Monday, December 29, 2008

The End of Skill

Adam got a George Foreman Grillâ„¢ for Christmas, and since it's another appliance in our kitchen I've spent some time toying with it. It was during this bit of exploration that I began thinking.

The GFG only has one setting. On. If it's not on, it's unplugged. It's for people who don't know how to cook. From my testing I've found that if you follow the directions you'll get sufficient but sub-par food. If you incorporate a few basic tricks you'll get sufficient on-par food, and all of this can be done without knowing anything about how to cook.

This kind of simplification seems to be more common as time goes by. These skills aren't tricky, but they're skills that you don't inherently have, and now you don't have to have them. If you actually learn how to cook you can make much better food, but sufficiency is only one step away.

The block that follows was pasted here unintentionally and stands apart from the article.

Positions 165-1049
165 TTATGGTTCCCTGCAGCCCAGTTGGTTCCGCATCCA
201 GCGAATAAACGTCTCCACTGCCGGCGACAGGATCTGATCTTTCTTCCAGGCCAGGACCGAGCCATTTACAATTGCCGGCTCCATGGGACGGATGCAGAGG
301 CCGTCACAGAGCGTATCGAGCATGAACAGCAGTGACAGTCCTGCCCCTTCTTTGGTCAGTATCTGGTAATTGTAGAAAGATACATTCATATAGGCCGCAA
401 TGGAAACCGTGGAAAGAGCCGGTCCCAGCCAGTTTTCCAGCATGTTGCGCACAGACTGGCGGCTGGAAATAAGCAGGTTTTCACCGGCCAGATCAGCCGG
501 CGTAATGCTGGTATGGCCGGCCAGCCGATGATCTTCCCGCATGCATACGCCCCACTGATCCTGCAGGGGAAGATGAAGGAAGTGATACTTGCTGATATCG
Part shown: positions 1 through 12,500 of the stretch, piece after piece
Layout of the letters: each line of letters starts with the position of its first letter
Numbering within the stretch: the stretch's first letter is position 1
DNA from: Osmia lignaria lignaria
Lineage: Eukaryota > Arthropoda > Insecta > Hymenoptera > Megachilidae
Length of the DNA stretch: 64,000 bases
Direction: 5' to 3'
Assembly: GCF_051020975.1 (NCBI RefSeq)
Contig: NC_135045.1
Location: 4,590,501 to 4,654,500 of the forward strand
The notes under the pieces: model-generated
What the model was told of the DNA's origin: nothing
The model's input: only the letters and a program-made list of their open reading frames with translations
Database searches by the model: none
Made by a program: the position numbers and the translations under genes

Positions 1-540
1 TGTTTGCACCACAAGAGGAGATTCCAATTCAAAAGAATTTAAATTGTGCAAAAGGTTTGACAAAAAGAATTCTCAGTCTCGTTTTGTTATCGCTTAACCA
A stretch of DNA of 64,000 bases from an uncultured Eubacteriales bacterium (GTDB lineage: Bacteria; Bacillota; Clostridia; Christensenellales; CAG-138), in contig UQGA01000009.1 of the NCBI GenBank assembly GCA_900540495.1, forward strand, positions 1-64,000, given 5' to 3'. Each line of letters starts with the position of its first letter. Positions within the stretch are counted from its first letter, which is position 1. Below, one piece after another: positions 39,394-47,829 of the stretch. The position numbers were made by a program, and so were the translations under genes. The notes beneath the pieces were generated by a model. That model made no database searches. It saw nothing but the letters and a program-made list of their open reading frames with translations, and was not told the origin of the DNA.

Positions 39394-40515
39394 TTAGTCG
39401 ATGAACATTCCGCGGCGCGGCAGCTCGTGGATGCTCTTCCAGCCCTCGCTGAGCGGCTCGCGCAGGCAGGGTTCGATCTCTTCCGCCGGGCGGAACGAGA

I'm beginning to worry that the ideal of convenience has begun to erode the basic merit of skill.

It's not that skill is no longer valued, it is, it's that skill is no longer normalized. If society as a whole accepts that you don't have to know how to do things, then nobody will know how to do anything. Cooking is a simple starting point because it fills one of the absolute needs, but as I look around the world seems poised to become increasingly helpless. This kind of mechanical dependency worries me in a way that I haven't fully articulated yet, but it seems deeply grim.


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